Johns Hopkins Pediatric Rehabilitation Offers Size, Synergies

Published in Restore - Restore 2022-2023

The Pediatric Rehabilitation division within the Department of Physical Medicine and Rehabilitation at Johns Hopkins Medicine is one of the largest in the nation, with 11 pediatric physiatrists plus associated specialists at four locations.

What sets it apart is “its wealth of expertise and programs,” says Stacy Suskauer, associate professor of physical medicine and rehabilitation and pediatrics at the Johns Hopkins University School of Medicine. “No matter where the child is in the system, it’s our Hopkins team caring for that patient.”

As director of pediatric rehabilitation in the Department of Physical Medicine and Rehabilitation for Johns Hopkins Medicine, Suskauer leads a division that provides rehabilitation and physical medicine for pediatric patients who are recovering from surgeries or injuries, navigating conditions including developmental delays and motor skill challenges, and coping with cancer or chemotherapy.

Patients can access care at the department’s two hospitals (The Johns Hopkins Children’s Center at The Johns Hopkins Hospital in Baltimore and Johns Hopkins All Children’s Hospital in St. Petersburg, Florida) and two rehabilitation facilities (Kennedy Krieger Institute and Mount Washington Pediatric Hospital, both in Baltimore).

Kennedy Krieger Institute provides services for children, adolescents and adults with diseases, disorders and injuries that impact the nervous system. Mount Washington Pediatric, affiliated with the University of Maryland Medical System and Johns Hopkins Medicine, provides long-term care for children with complex health problems.

“Our pediatric patients move fluidly through the programs,” says Nancy Yeh, a pediatric physiatrist on the inpatient rehabilitation unit at Kennedy Krieger Institute.

A patient with traumatic brain injury, for example, might receive inpatient rehabilitation care at Kennedy Krieger Institute or Mount Washington, and then continue therapy with a day program through Kennedy Krieger Institute’s Specialized Transition Program or home therapies through its Community Rehabilitation Program, she says.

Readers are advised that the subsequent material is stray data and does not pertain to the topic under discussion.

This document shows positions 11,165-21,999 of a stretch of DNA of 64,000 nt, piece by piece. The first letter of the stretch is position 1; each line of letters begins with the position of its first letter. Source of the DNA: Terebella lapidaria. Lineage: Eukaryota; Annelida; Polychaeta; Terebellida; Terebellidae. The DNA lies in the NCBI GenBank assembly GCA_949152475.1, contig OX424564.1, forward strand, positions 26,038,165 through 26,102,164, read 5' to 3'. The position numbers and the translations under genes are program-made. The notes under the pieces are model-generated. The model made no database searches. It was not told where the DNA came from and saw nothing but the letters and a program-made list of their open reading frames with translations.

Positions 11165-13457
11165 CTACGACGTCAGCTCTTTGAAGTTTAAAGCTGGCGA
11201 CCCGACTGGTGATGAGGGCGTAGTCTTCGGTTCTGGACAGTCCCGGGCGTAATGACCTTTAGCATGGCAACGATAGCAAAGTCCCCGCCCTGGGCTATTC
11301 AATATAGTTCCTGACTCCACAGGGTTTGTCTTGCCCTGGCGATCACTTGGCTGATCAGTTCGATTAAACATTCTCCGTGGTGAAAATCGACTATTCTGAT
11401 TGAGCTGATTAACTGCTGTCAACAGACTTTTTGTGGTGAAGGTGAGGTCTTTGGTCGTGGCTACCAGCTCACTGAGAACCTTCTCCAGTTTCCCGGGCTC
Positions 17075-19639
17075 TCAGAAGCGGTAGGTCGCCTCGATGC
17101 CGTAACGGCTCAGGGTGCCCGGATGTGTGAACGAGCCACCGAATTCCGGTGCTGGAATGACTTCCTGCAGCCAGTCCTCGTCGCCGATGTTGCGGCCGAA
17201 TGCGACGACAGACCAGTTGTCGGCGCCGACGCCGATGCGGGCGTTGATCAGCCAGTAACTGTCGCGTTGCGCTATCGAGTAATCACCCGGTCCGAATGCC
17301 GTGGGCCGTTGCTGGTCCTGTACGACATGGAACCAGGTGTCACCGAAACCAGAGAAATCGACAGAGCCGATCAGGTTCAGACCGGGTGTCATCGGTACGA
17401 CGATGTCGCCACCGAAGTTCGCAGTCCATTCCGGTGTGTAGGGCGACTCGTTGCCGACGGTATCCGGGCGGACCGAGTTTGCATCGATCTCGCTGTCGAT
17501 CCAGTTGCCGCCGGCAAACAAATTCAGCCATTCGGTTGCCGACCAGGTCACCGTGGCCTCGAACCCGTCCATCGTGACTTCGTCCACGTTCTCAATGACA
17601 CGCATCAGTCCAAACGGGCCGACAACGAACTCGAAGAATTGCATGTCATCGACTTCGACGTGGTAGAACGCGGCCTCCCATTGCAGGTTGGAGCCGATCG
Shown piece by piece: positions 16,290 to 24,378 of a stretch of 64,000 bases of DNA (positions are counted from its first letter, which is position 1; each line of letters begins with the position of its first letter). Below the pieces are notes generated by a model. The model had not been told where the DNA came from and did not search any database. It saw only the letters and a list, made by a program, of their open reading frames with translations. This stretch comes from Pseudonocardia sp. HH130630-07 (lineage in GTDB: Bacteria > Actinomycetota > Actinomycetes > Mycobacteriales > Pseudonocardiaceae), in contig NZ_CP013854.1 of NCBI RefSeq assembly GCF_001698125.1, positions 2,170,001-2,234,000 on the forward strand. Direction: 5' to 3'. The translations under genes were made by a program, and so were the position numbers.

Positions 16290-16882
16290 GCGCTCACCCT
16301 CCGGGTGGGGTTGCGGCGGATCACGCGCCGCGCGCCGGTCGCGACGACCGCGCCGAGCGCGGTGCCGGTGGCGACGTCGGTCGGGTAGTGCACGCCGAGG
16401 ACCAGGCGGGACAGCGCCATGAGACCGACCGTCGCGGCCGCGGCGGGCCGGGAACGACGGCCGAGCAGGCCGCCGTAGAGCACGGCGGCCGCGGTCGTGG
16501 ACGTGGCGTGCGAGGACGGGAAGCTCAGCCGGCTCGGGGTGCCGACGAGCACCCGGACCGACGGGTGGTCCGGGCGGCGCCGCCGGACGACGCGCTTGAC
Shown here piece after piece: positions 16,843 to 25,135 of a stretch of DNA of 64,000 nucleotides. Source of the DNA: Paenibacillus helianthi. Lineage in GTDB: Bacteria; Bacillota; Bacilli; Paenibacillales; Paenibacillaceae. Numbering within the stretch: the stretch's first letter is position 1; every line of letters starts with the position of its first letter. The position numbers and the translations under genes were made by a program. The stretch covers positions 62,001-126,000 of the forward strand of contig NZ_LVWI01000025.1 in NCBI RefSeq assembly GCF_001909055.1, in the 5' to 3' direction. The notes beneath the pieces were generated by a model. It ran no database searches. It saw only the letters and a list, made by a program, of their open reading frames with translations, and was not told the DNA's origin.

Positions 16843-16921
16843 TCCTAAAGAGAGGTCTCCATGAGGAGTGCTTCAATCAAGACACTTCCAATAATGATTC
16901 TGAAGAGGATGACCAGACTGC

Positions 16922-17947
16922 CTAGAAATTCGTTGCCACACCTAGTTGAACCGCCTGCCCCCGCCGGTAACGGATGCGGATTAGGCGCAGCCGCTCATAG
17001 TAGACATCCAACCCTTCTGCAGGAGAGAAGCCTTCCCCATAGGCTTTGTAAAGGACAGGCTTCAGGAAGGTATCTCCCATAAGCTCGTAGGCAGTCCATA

“It’s nice to have all these services in one department.”

As an example of further collaboration, Yeh says, clinicians at Mt. Washington recently joined Kennedy Krieger Institute’s low-responsiveness meetings, held on Mondays, for multi-disciplinary discussions about treatment plans for patients with consciousness disorders.

Suskauer says one of her goals is to help patients, families and referring physicians understand that physiatrists and specialists at all four locations work together to determine treatment plans, establish best practices and conduct research.

Trainees regularly rotate between the sites, and clinicians collaborate across locations, for instance by participating in Grand Rounds over Zoom. “We have amazing resources, and I consult with them regularly,” says Danielle Ransom, a neuropsychologist at All Children’s.

Suskauer completed her undergraduate and medical education at Duke University, followed by a combined residency program in pediatrics and physical medicine and rehabilitation at Cincinnati Children's Hospital Medical Center and the University of Cincinnati.

She came to Johns Hopkins and Kennedy Krieger for a pediatric rehabilitation research fellowship in 2005 and joined the faculty in 2007. She has been leading Kennedy Krieger’s brain injury rehabilitation programs since 2010.

Suskauer became director of pediatric rehabilitation for the Department of Physical Medicine and Rehabilitation at Johns Hopkins Medicine in September 2022, and was promoted at the same time to vice president for pediatric rehabilitation at Kennedy Krieger Institute. She remains co-director of the Center for Brain Injury at Kennedy Krieger Institute, along with Beth Slomine, professor of psychiatry and behavioral sciences.

“We all serve children with various rehabilitation needs,” Suskauer says of the group she now leads. “We have different specialties at different sites and can link our patients to the right program.”